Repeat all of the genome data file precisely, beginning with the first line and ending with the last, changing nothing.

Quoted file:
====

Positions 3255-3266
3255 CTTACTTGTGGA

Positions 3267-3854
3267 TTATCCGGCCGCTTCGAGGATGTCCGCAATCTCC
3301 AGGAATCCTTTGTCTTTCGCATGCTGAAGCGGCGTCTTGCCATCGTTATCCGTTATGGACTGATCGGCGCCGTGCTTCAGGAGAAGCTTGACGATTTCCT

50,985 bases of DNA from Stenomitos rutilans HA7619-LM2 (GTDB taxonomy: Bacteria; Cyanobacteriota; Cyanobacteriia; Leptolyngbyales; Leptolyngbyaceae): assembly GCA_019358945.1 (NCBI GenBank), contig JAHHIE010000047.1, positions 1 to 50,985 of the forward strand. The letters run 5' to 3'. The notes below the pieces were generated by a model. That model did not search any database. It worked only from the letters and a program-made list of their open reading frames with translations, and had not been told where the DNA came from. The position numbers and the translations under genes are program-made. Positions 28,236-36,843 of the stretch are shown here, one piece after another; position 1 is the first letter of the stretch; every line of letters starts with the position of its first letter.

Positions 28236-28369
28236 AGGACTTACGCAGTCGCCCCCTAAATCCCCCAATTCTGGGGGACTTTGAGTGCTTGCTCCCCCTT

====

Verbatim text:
Positions 3255-3266
3255 CTTACTTGTGGA

Positions 3267-3854
3267 TTATCCGGCCGCTTCGAGGATGTCCGCAATCTCC
3301 AGGAATCCTTTGTCTTTCGCATGCTGAAGCGGCGTCTTGCCATCGTTATCCGTTATGGACTGATCGGCGCCGTGCTTCAGGAGAAGCTTGACGATTTCCT

50,985 bases of DNA from Stenomitos rutilans HA7619-LM2 (GTDB taxonomy: Bacteria; Cyanobacteriota; Cyanobacteriia; Leptolyngbyales; Leptolyngbyaceae): assembly GCA_019358945.1 (NCBI GenBank), contig JAHHIE010000047.1, positions 1 to 50,985 of the forward strand. The letters run 5' to 3'. The notes below the pieces were generated by a model. That model did not search any database. It worked only from the letters and a program-made list of their open reading frames with translations, and had not been told where the DNA came from. The position numbers and the translations under genes are program-made. Positions 28,236-36,843 of the stretch are shown here, one piece after another; position 1 is the first letter of the stretch; every line of letters starts with the position of its first letter.

Positions 28236-28369
28236 AGGACTTACGCAGTCGCCCCCTAAATCCCCCAATTCTGGGGGACTTTGAGTGCTTGCTCCCCCTT